What is in a name?

Old timers still call it MVS, despite IBM's expensive efforts at "brand image". It became OS/390 and is now renamed z/OS, "z" for zero down-time. z/OS is the latest version of the IBM mainframe operating system to run on the new z/Series successor to the S/390.

In opting to rename an old established system, IBM are taking a big risk, something akin to the disastrous re-branding of Coca Cola. Digital spent millions changing the corporate colour from blue to red which nobody noticed or cared about. Borland became Inprise and still refer to their products under the Borland label. There is no doubt that renaming is a very dangerous game to play!
IBM have chosen the renaming route at this point in time for a specific reason, which is to stress some conformity across the whole product line, from Intel PCs to mainframe. For the first time in their history IBM have reasonably compatible software offerings on all platforms and have chosen to emphasise this by the new naming conventions (x/Series for Netfinity, i/Series for AS/400, p/Series for RS/6000 and z/Series for S/390).
On the one hand this is a positive step forward, particularly as there is a growing emphasis on stressing the "server" role of modern systems, with the emphasis is on e-commerce. However there is a serious downside to their common naming exercise. Each IBM product represents a very big market in its own right. Some large corporations have mixtures of mainframe, Unix and PC machines and it is these that IBM are obviously banking on in the future, but Unix users and more particularly AS/400 users are seldom interested in mainframes! It is most likely that these generally satisfied customers will feel like they are being turned into "small fish in a big pond" and as such will loose their identity. The AS/400 user is generally happy because the machine is significantly the best mid-range server on the market and they don't want all the hassle of Unix or even worse NT! But now that the AS/400 is the i/Series, how can the IT managers persuade their directors as to the superiority of the AS/400 when mass advertising is pushing the lie that Unix and NT are as good and even better?
To a lesser extent the same is true of the RS/6000 becoming the p/Series. When all is said and done AIX and the p/Series is just another Unix system and as such is competing with Sun and HP for the corporate market. Surely if the p/Series machines are part of the IBM family due to the common software, then so are Solaris and HP/UX boxes, because they can run the same IBM software as AIX systems.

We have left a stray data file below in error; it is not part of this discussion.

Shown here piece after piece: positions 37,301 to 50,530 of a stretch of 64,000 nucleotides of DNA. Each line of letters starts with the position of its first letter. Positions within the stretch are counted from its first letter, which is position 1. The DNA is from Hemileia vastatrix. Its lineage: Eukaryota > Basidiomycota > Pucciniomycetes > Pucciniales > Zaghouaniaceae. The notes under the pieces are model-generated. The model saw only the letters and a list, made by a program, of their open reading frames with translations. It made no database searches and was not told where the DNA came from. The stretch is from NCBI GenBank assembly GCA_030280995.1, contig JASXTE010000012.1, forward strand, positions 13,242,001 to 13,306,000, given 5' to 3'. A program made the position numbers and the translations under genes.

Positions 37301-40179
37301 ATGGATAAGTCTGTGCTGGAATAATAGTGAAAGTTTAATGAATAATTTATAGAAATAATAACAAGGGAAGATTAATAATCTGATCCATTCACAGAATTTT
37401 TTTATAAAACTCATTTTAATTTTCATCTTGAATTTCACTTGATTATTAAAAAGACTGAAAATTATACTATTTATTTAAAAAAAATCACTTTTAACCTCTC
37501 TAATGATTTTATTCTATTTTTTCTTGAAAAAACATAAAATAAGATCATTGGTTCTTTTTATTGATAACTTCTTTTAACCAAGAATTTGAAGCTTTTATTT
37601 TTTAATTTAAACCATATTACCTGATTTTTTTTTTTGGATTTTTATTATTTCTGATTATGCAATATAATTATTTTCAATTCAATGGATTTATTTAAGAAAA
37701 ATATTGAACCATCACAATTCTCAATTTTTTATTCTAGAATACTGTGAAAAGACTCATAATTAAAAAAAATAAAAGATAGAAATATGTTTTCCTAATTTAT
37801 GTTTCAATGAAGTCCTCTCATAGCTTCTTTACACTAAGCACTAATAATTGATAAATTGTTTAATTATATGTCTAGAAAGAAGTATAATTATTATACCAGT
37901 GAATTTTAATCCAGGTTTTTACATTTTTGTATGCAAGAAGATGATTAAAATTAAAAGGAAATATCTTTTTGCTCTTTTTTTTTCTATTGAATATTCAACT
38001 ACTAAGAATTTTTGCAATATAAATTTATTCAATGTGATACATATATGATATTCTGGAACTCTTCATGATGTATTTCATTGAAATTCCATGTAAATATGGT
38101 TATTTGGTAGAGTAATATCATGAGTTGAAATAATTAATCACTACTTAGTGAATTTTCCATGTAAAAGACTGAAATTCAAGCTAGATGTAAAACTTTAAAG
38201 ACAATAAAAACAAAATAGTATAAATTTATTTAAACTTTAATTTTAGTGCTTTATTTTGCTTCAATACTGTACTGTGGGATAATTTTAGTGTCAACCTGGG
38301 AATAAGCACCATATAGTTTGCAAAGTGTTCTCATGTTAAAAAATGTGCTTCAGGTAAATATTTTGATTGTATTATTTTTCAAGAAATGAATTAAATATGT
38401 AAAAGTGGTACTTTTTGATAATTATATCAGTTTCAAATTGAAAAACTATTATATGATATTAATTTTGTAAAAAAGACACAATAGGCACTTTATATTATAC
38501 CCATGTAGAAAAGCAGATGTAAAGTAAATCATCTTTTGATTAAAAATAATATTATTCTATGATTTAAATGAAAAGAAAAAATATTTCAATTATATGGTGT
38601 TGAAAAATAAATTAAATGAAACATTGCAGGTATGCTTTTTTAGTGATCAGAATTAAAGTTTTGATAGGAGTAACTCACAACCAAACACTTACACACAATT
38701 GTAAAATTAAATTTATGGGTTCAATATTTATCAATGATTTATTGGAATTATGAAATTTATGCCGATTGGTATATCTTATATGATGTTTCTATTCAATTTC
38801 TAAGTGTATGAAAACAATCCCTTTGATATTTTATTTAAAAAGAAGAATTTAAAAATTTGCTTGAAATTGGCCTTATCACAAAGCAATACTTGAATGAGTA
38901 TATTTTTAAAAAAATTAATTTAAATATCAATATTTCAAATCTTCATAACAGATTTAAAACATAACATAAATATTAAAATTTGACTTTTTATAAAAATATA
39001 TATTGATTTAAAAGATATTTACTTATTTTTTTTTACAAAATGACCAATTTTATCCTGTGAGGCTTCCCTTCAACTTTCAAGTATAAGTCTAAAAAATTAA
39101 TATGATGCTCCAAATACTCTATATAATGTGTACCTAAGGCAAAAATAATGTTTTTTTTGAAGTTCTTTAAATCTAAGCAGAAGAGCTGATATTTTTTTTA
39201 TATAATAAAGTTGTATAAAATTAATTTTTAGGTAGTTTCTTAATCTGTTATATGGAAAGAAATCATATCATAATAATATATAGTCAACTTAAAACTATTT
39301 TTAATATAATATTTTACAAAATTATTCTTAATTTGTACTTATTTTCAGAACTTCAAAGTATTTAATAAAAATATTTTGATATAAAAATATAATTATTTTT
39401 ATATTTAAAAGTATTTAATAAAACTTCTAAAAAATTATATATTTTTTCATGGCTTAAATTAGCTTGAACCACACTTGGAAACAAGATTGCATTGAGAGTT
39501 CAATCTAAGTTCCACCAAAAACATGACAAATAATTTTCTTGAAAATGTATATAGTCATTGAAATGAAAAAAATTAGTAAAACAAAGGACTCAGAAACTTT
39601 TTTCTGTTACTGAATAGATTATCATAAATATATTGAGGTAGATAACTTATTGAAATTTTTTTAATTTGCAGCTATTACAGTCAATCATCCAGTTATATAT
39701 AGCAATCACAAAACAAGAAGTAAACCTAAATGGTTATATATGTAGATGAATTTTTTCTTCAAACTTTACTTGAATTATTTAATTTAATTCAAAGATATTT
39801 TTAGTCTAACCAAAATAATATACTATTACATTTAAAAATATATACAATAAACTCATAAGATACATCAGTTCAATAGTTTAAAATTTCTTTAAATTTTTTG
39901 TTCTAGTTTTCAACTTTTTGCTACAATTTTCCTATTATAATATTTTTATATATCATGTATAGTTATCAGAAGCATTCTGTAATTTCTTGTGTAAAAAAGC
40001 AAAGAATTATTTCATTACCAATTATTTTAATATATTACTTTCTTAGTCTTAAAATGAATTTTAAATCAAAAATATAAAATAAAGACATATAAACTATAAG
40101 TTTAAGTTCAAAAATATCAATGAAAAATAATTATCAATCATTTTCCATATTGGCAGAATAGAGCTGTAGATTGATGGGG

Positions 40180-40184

Nevertheless there is probably a big advantage for the x/Series machine and that is where Linux figures. IBM can offer their customers an expensive, incompatible mess with NT, or a robust Linux alternative with the comparable IBM software. It is the customers choice; they can opt to be tied in to Microsoft or to join the open source software movement, courtesy of "innocent" IBM.
As well as gambling with product re-branding, IBM are also gambling with Linux. Linux is an obvious and desirable alternative to NT on a server, but at the present time only for smaller and medium departmental servers. There will be some movement towards Linux within the AIX/Monterey market, but that is not unique to the IBM p/Series; it will also effect Sun and H-P and may well be to IBM's advantage. And so IBM have seriously introduced Linux into both the i/Series and z/Series machines. In both cases Linux is not an alternative to i/OS or z/OS, but is run alongside the old OS/400 or OS/390 systems by exploiting partitioning technology, a major IBM strength with their bigger machines.
But I fear that IBM marketing may have overdone the emphasis on Linux. In their laudable efforts to promote the "family" concept, based on common software and applications, Linux figures very strongly. So strongly in fact that I am sure many users will be thinking that Linux is to be preferred to OS/400, OS/390 and even AIX. On these machines partitions can be set up to run Linux applications alongside native systems to support Linux applications where appropriate; they are not going to replace CICS/DB2 transaction systems, nor IMS!


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article 2001-01-26T00:00:00.000Z Martin Healey
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